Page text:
I can't begin to stress how important Buffy the Vampire Slayer was, not just to television, but to pop-culture in general. Although Joss Whedon is now best known for spearheading the cultural anomaly that is The Avengers, history will remember him for creating the genre subverting yet game changing Buffy the Vampire Slayer.
Countless shows owe themselves to the legacy that Buffy left behind, with writers being inspired by a team each week fighting a weird threat to their regular world. Whedon's own show, [Agents of S.H.I.E.L.D.](tag:722469) owes itself to it. Shows like Arrow take some inspiration, and something like Supernatural just straight up wouldn't exist if it weren't for Buffy. It seems almost everything owes itself a little bit to Joss Whedon's original masterpiece, but there's one show that's aping it in an entirely different way.
iZombie has that brilliant TV show permeability where you can practically see the writers brainstorming what might work with audiences. Sure, it's based on a comic series, but it wears its identity as a police procedural BUT WITH ZOMBIES on its sleeve. There is zero pretentiousness to the story of Liv Moore, who must eat the brains of the dead to decipher their pasts and consume their skills Peter Petrelli style to solve crimes. Yet, the series get sneered at for presenting itself as so intensely dumb. What many viewers don't realize is that iZombie is setting itself a challenge, and it may be one it seeks to overcome in Season 2.
The challenges Buffy set itself
Today, the title of Buffy the Vampire Slayer seems almost legendary, but imagine hearing it upon the show's first broadcast. It sounds silly right off the bat, and Season 1 certainly doesn't do anything to sway skeptics. There's an episode where a pack of students who think they're hyenas eat their principle. Another involves a demonic scripture getting scanned on to the internet. It then woos Willow through a chat room, before getting downloaded into a robot body, which of course Buffy has to fight. If the audience's idea of what's stupid was to determine a show's fate, then Buffy would never have made it to season 2.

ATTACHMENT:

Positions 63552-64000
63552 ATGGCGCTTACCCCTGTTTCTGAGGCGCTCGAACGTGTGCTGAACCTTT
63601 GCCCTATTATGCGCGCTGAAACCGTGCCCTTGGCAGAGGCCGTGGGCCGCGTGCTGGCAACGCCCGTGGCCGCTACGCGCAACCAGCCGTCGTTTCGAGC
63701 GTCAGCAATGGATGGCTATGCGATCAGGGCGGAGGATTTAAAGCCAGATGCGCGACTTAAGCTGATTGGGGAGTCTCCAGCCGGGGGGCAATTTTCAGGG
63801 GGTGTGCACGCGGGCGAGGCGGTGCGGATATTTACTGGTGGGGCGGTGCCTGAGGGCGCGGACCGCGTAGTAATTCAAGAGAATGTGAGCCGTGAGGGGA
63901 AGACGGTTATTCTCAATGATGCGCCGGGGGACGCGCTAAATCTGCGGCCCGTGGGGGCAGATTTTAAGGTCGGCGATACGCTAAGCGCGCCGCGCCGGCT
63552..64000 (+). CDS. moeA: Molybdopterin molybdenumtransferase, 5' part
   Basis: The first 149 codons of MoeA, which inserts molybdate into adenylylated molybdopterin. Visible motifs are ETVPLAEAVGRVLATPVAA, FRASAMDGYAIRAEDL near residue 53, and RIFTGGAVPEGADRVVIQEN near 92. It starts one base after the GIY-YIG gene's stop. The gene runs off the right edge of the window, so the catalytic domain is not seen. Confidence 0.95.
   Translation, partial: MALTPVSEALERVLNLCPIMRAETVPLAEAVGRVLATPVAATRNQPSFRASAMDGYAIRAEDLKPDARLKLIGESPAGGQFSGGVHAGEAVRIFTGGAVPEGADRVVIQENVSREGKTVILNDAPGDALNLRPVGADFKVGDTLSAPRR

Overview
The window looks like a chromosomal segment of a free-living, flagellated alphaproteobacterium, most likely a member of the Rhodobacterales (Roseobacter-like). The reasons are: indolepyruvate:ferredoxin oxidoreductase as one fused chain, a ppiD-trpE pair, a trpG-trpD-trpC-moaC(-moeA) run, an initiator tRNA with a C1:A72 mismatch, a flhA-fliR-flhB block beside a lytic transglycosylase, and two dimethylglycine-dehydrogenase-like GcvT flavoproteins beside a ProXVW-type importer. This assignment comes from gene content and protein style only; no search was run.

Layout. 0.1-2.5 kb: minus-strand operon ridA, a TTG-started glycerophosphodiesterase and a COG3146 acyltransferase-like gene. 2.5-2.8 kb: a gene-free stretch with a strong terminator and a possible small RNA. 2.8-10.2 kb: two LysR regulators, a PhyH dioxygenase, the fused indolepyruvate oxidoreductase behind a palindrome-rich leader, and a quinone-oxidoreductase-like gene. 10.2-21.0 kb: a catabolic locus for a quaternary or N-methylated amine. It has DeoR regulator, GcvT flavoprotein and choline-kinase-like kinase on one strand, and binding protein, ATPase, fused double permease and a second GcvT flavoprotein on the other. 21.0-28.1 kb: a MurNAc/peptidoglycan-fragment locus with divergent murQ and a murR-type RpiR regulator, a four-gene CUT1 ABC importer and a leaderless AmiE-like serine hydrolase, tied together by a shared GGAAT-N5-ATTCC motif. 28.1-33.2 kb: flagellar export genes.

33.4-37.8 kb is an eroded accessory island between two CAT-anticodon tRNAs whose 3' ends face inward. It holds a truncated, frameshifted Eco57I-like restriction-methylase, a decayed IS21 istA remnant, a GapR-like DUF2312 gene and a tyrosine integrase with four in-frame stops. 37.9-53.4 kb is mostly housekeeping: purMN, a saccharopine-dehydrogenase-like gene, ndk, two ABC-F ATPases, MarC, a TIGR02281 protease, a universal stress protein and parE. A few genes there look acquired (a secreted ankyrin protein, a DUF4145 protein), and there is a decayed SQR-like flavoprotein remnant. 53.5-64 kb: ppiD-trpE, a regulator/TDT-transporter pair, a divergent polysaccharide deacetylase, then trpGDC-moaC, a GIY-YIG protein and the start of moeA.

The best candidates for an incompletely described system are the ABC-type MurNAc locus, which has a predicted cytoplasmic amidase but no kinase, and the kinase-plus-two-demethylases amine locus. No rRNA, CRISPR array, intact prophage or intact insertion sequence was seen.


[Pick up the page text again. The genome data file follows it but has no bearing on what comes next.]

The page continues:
iZombie seemingly has the same issues. I'll admit, it's really difficult not to be dismissive of that premise, but in doing so, we would deny the show the ability to grow, explore itself, and become something altogether more interesting. iZombie has not grown all that much beyond its initial murder of the week format, but it has introduced concepts of a zombie crime ring, which could of course lead into the building of an actual fictional world, rather than simply toying with the one we already live in.
My point is that if we give Rob Thomas and iZombie Season 2 the same trust people gave Buffy almost twenty years ago, then the show has the chance to grow into something different from what it was pitched as, and surprise us in a way we never expected. And it is from that kind of faith that truly memorable shows are formed.